Can the U.S. coal mining industry in be saved? The forces arrayed against coal are formidable: environmental groups hate the stuff, the U.S. Environmental Protection Agency (EPA) has proposed rules that effectively eliminate the construction of new coal-fired power plants, the U.S. Treasury has told the World Bank and other international development banks to refrain from financing new coal plants and the Tennessee Valley Authority (TVA) recently announced that it will retire eight coal-burning plants that generate 3,000 megawatts of electricity because it is too expensive to upgrade them to meet environmental regulations.
It is no wonder then that coal mining stocks have fallen as much as 80% in the past two years, and none shows a better result than a loss of 7%. Even the tiniest bit of good news gives the stocks a positive jolt for a while, but gains have been nearly impossible to maintain. Analysts usually point to one or more of the following four signs that the coal industry is reviving:
- Demand from Europe is rising.
- Demand from China is rising.
- U.S. demand is rising as natural gas prices rise.
- Production costs are falling.
However none seems sustainable for any extended time and these signs have simply never coalesced into a significant rally.
Perhaps as a result of the very mixed signals on the industry, some coal stocks continue to carry a very high forward multiple while others cannot get a positive reading. We thought a look at these stocks with an eye on that divergence may reveal a concealed diamond in the rough. Here is our take.
CONSOL Energy Inc. (NYSE: CNX) closed at $37.10 a share on Monday, in a 52-week range of $26.25 to $39.23. CONSOL is in the process of turning its business from coal production to natural gas production, having completed the sale of five mines and other assets to a privately held coal miner. The consensus price target for the stock from Thomson Reuters is about $45, giving the stock an upside potential of more than 21%. The 2014 earnings per share estimate is $1.08, and the forward multiple is nearly 34. That is very rich, and even a successful transition to natural gas may not be able to reward such optimistic expectations. The company pays a dividend yield of 1.4%, and its market cap is about $8.5 billion, the largest of any miner in our review.
Peabody Energy Corp. (NYSE: BTU) said Monday morning that it is closing one of its Australian mines, even though Australian mines and their proximity to Asian coal buyers have been one of the industry’s bright spots this past year. Peabody’s shares closed at $19.08 on Monday, in a 52-week range of $14.34 to $28.75. The earnings per share estimate for 2014 is $0.67, and the forward P/E ratio is nearly 28. Based on a consensus target price of $23.90, the stock’s upside potential is 25%. The company’s market cap is $5.1 billion and its dividend yield is 1.8%.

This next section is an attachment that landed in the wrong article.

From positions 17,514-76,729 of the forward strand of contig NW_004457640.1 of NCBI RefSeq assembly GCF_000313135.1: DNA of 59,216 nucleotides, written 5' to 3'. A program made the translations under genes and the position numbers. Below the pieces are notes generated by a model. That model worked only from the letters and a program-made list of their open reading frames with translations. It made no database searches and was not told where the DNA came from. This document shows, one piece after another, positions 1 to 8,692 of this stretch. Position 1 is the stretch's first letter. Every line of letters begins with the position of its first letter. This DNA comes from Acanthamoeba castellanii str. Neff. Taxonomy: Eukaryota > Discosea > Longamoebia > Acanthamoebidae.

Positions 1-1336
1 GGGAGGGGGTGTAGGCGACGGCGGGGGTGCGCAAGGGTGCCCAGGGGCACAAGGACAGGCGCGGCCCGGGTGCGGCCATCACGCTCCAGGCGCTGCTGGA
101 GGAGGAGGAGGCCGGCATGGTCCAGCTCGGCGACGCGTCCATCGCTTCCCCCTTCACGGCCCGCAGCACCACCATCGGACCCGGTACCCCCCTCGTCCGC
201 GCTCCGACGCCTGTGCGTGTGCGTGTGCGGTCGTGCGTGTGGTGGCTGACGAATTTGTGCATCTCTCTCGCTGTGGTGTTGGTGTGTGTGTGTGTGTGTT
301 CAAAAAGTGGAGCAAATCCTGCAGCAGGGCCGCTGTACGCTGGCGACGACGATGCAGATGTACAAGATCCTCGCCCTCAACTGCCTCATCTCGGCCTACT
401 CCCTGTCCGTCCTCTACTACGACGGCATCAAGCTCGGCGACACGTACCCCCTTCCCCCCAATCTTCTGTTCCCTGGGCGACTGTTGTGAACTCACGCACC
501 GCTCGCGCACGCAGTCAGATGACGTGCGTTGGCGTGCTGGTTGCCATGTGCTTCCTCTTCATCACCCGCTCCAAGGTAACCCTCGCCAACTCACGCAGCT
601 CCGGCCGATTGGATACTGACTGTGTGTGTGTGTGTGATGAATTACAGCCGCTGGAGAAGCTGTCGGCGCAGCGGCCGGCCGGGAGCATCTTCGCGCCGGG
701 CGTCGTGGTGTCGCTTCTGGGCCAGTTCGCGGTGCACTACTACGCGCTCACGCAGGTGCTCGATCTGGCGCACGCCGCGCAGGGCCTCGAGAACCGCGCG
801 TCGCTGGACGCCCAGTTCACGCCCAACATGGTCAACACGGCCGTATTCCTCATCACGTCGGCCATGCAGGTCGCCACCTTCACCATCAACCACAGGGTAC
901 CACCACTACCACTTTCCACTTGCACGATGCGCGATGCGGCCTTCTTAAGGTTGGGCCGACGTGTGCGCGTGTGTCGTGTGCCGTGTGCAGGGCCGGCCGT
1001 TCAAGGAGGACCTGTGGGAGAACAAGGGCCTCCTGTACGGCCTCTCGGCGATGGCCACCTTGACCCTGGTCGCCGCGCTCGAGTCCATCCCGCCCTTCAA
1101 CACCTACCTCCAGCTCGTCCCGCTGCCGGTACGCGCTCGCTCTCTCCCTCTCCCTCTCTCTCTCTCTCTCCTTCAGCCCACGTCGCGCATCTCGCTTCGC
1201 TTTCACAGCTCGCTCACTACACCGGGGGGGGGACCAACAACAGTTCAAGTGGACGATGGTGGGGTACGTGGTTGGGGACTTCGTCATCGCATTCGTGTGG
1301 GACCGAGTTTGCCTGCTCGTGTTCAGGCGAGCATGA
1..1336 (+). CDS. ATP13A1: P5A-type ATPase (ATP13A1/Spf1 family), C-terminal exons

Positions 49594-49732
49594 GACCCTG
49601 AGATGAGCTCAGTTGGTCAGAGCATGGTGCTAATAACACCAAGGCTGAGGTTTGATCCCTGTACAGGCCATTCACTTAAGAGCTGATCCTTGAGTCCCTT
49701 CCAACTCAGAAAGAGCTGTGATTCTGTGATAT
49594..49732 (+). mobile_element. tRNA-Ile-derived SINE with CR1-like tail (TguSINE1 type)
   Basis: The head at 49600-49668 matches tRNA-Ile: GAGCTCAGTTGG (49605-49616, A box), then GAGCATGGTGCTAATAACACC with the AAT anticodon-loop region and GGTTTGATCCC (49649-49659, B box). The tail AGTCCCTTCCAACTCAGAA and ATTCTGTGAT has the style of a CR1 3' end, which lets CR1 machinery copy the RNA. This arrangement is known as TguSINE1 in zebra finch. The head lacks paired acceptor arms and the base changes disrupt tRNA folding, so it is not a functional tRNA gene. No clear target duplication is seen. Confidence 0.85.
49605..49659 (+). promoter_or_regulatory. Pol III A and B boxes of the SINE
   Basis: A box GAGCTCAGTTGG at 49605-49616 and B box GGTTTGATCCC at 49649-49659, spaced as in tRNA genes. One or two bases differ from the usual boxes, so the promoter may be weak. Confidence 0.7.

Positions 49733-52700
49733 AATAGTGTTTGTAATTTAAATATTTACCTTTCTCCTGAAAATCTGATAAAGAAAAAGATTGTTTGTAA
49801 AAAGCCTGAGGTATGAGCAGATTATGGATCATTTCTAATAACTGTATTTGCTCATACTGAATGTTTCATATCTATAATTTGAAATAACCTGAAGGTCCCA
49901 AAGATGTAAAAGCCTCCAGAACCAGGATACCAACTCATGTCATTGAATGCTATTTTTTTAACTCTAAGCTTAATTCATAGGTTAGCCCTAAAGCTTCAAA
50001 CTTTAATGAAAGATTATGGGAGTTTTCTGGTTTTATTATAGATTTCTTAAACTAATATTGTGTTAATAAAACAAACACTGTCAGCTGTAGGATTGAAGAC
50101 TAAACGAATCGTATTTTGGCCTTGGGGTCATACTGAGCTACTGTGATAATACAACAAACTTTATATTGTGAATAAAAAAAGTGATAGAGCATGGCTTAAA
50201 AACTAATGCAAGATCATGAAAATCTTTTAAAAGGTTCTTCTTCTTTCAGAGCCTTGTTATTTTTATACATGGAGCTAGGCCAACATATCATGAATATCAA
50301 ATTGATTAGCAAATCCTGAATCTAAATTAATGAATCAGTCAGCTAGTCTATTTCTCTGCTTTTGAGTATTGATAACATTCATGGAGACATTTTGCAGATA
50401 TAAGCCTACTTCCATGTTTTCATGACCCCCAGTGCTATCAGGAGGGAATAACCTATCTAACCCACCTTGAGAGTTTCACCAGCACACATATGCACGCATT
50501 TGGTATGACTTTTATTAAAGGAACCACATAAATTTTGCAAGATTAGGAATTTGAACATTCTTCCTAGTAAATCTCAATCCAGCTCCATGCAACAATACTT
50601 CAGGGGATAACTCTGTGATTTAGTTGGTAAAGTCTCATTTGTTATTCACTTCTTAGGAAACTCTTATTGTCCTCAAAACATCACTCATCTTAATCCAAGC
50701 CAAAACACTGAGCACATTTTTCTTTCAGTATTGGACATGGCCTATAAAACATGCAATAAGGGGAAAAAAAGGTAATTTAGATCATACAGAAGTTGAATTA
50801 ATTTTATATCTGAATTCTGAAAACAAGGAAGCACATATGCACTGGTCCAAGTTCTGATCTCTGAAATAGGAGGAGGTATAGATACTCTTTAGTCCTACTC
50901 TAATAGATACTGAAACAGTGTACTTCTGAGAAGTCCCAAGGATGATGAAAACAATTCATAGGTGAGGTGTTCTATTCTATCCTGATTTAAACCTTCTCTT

Alpha Natural Resources Inc. (NYSE: ANR) is another company that is selling assets. Alpha announced Monday morning that it will sell a 50% stake in a shale-gas joint venture for $300 million. The company’s stated reason for the sale was “to crystallize the value of these assets sooner than expected.” Translation: we needed the cash. Shares popped about more than 14% on Monday to close at $7.53, in a 52-week range of $4.78 to $10.74. The consensus earnings estimate for 2014 calls for a loss of $1.75 per share, and the company’s forward multiple is negative. The consensus price target on the stock is $7.90, so it is now nearly fully valued. The market cap is about $1.6 billion, and the company does not pay a dividend.
Cloud Peak Energy Inc. (NYSE: CLD) closed at $18.18 Monday, in a 52-week range of $14.25 to $20.56. Cloud Peak has managed to lose only 12% of its stock price over the past two years, mainly due to its access to West Coast ports. The consensus price target for the stock is about $19, giving the stock an upside potential of 5.5%. The 2014 earnings per share estimate is $0.74, and the forward multiple is about 24. The company pays no dividend, and its market cap is about $1.1 billion.
Three other publicly traded coal companies do not have market caps above $1 billion: Walter Energy Inc. (NYSE: WLT), Arch Coal Inc. (NYSE: ACI) and James River Coal Co. (NYSE: JRCC). Arch and James River have lost about 72% and 82%, respectively, of their stock values in the past two years. Walter Energy is down 77%. Not one has a positive earnings estimate for 2014 or a forward multiple above zero. How any of these three can mount a comeback in 2014 is left as an exercise for the reader.
For the coming year, Cloud Peak appears to be nearly fully valued and Alpha Natural has no positive earnings to look forward to. That leaves just CONSOL and Peabody, which post upside potentials of 21% and 25%, respectively. CONSOL’s long-term debt is about half Peabody’s, and analysts at Sterne Agee said on Monday that it expects shares to rise to $60, up 66% from their current price, based on its position as a low-cost coal producer and its upside in the natural gas business. If you cannot resist a coal-mining play, then CONSOL is the better choice, mostly because it is trying to get out of the coal business.